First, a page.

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Engineers often make scale models of structures they plan to build in order to test function and stability. Sometimes, however, structures fail even when the models function, so engineers have developed extensive theory in order to determine how to build proper scale models and extrapolate reliable results from them.

At first we might assume that a model made of the same material as the intended final structure with each dimension scaled by a single factor will accurately reproduce the behavior of the final structure. That this is not so was known in antiquity by tragic observation, and it was first explained by Galileo around AD 1600. We will not present his detailed argument but will sketch some of the conclusions.

To summarize Galileo's conclusion on this point, when the linear dimensions of a structure are all increased by a factor, the load across any surface increases by the cube of that factor, whereas the strength, or the maximum force the structure can hold across any surface increases by the square of that factor. Therefore, as a structure gets larger, it tends to become unstable, more susceptible to failure.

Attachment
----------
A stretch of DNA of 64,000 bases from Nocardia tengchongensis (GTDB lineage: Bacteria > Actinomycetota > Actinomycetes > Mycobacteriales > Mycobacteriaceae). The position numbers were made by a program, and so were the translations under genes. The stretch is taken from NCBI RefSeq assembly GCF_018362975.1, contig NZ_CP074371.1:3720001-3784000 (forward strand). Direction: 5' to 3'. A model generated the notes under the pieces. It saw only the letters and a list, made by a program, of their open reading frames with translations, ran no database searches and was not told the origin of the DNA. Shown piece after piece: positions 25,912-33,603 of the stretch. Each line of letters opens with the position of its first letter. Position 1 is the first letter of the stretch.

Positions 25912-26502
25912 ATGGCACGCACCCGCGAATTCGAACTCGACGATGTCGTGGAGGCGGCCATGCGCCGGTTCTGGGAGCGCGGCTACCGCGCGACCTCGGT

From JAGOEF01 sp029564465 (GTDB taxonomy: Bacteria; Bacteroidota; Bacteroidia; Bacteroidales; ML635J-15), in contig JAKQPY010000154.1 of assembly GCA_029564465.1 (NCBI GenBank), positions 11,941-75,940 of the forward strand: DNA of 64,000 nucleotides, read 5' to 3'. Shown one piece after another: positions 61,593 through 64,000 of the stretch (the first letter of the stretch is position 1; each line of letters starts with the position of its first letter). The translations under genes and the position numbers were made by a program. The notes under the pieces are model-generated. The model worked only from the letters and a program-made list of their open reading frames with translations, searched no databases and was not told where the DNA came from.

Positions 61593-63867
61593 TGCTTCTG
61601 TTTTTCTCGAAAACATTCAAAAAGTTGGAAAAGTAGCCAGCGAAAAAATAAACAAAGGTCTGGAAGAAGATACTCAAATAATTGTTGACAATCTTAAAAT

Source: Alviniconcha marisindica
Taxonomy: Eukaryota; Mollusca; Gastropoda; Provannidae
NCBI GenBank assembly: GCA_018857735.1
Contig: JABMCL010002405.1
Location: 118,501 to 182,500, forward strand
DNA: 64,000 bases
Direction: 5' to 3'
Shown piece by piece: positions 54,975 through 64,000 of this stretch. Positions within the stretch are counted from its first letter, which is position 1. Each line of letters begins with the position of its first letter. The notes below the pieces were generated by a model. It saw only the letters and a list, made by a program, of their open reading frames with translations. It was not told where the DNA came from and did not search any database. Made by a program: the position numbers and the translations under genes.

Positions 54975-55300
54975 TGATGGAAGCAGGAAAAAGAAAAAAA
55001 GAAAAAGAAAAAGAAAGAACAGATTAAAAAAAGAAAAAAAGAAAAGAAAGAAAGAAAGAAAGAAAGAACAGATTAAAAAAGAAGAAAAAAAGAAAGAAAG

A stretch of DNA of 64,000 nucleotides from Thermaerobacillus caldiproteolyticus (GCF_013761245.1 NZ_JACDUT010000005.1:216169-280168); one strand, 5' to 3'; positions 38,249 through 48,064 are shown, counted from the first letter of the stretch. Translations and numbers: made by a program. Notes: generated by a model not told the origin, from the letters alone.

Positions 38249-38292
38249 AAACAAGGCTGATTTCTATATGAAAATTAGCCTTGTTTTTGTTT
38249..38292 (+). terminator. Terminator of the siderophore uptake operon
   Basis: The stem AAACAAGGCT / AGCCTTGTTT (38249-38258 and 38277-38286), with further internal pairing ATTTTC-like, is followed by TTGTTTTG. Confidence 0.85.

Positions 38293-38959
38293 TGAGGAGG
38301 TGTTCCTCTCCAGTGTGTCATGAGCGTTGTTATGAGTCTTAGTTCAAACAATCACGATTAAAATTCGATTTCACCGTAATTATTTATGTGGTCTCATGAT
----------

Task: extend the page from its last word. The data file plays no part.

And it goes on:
To illustrate the point, let's consider a block of metal connected to a cylinder, which has much greater length than its diameter and is connected to the ceiling (part A in figure). The stress in the cylinder is the force per area across a cross section. Each material has a threshold stress, such that stress larger than the threshold causes the material to fail. If all the linear dimensions are increased by a factor (part B in figure), then the volume of the block increases by the cube of the factor, as well as the mass and weight of the block. The cross-sectional area of the cylinder increases by the square of the factor, so the stress increases as the factor itself.

This is the simplest example of the subtlety involved in model building.

Referring to the previous question, if the stress at the center of the biceps is 10^{5} Pa, what is the stress at the forearm?